The exhibition has a collection of 25 short films by Roman Signer.  In his filmed experiments, Signer creates what he calls “action sculptures”.  This films and the sculptures created are documents of destruction.  The father figure, who ones immediate finds comfort and security in, once you seen on the screen, spends his time destroying.  My favorite is of Signer in a kayak being pulled down a gravel road, presumably near his home, the cattle along the side of the road begin to run along side of him as he passes…for a moment creating a stampede.

See these and other works in the exhibition Home Wreckage, Saturdays through January 24, 2010 at Devening Projects + Editions, 3039 W Carroll St, Chicago IL 60612.   Be sure to bring a cell phone or call ahead (312) 420- 4720 to gain entry into the warehouse.

Three Perspectives and a Short Scenario

[Vimeo 8247055]

Liam Gillick’s work explores the idea of how our environment affects our perspectives.  In his current exhibition at MCA Chicago, Three Perspectives and a Short Scenario, Gillick explores the past 20 years of his work, but in an atypical way.  He created new works to tell the story of his artistic evolution.

As you first walk in, you notice two prominent installations.  Slatted framed walls create the walkways and rooms, directing you along a path, showing Gillick’s fascination with “relational aesthetic”, the idea of how our world is constructed affects our experience in it.  The second piece you notice is the brightly colored panels on the ceiling of the exhibition space.  These are a nod to his current works of color.  He has replaced the drop ceiling with colored transparent panels adding a reflective glow to the walls and room.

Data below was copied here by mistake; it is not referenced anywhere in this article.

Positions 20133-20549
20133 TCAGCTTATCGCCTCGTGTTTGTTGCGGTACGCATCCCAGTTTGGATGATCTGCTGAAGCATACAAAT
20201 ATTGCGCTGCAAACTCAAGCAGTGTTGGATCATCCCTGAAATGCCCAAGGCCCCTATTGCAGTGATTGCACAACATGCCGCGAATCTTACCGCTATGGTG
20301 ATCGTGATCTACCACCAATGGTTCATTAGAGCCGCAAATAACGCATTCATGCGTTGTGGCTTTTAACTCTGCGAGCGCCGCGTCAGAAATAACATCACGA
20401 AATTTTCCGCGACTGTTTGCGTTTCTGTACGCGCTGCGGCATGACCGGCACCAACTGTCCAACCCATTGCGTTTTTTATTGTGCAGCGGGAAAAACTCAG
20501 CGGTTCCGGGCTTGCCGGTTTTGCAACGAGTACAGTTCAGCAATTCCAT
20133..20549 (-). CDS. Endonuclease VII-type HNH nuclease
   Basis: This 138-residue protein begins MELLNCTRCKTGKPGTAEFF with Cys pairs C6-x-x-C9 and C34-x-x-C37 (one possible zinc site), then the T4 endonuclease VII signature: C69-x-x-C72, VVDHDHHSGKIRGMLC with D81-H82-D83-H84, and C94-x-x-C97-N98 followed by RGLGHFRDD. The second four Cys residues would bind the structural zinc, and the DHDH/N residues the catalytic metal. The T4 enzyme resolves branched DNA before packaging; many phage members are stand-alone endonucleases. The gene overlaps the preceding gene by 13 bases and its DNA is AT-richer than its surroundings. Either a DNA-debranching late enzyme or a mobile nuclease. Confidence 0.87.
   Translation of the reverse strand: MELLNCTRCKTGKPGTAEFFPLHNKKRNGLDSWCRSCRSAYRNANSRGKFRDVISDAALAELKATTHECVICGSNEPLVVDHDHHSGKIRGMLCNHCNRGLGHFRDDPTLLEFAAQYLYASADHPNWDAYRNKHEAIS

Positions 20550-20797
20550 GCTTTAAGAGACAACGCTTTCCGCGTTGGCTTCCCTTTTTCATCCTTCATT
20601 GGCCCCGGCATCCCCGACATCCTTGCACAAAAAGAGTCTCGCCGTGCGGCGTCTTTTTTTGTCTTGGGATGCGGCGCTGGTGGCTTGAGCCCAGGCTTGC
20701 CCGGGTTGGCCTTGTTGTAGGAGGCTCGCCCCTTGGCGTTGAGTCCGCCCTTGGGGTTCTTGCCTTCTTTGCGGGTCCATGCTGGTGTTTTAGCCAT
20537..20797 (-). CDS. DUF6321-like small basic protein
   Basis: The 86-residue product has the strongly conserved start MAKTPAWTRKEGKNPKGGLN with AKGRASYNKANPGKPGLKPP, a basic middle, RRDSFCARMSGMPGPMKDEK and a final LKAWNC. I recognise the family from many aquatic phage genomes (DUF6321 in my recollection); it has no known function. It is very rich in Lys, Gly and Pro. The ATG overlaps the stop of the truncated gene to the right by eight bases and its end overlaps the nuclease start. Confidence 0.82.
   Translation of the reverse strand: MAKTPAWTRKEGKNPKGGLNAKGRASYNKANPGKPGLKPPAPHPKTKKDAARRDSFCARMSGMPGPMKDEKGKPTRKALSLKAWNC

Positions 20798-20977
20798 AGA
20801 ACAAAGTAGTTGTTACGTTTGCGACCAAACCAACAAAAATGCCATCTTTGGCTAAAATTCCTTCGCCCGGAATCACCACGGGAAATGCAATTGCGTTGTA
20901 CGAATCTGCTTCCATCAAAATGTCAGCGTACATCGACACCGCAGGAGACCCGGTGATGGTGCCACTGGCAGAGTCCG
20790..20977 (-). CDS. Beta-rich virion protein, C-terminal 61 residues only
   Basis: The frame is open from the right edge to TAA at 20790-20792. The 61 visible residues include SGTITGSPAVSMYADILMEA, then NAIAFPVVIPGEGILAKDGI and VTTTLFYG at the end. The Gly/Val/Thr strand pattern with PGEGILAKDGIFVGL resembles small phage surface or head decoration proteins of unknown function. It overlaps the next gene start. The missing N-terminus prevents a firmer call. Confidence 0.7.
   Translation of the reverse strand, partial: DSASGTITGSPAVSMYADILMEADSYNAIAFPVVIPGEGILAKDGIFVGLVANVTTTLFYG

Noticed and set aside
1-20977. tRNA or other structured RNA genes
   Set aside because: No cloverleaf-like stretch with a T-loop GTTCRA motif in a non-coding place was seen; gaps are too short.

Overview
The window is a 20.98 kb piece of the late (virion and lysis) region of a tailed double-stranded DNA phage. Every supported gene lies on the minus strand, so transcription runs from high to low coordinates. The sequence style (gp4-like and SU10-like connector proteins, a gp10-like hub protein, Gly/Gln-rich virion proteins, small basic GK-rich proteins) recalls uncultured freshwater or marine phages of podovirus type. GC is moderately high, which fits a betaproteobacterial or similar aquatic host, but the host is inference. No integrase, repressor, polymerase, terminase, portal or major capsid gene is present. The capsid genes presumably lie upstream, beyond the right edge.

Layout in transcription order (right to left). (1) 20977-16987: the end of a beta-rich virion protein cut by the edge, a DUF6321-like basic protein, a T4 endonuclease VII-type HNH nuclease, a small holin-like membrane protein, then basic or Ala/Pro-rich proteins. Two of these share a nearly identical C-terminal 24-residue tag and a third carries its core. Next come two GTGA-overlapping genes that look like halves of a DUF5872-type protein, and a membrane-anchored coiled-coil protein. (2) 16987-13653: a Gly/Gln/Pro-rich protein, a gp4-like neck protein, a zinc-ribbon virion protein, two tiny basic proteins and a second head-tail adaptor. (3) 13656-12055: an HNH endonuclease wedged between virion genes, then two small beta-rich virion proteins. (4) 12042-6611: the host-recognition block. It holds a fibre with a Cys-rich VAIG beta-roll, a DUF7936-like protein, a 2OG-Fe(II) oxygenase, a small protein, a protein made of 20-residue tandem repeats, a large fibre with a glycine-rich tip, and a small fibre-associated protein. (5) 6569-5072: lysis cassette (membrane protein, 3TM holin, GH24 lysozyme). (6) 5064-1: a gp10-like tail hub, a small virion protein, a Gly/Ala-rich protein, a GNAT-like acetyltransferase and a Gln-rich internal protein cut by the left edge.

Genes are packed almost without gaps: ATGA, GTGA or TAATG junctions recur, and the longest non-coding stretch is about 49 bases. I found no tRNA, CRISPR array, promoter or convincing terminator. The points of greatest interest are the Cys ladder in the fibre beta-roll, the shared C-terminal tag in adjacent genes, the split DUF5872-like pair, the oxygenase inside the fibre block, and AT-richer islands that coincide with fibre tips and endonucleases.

In two of the sectioned off areas he has works he has done over the years.  A Glass case is filled with posters and books he has designed.  In another section photos of his works have elaborate diagrams and explanations; too much information to digest, but giving one a sense that these simple structures have lot of thought behind them.

Across the hall from the exhibition, two more of his pieces are a part of the Artists in Depth series at the MCA.  These two works are a part of the MCA’s permanent collection and are placed around works by three important conceptual artists, Jenny Holzer, Donald Judd and Sol LeWitt.   If you had any questions remaining about his work from the larger exhibition, these two pieces bring together why he is a significant artist of his time.

The exhibition Liam Gillick: Three Perspectives and a Short Scenario and Artists in Depth both continue through January 10, 2010.

Precocious Piano Performance

[Vimeo 8250054]

Pianist Phyllis Chen brings new life and seriousness to what some see as child’s play in an experimental piano performance Friday Night, December 11th in Chicago.  Its part of an ongoing Experimental Piano Series sponsored by the Chicago Composers Forum.  Ms. Chen and the Steve Cohn Trio will be performing at the intimate Piano Forte space on the 8th Floor of the Fine Arts Building, 410 South Michigan Avenue.  It begins at 7PM, followed by a reception.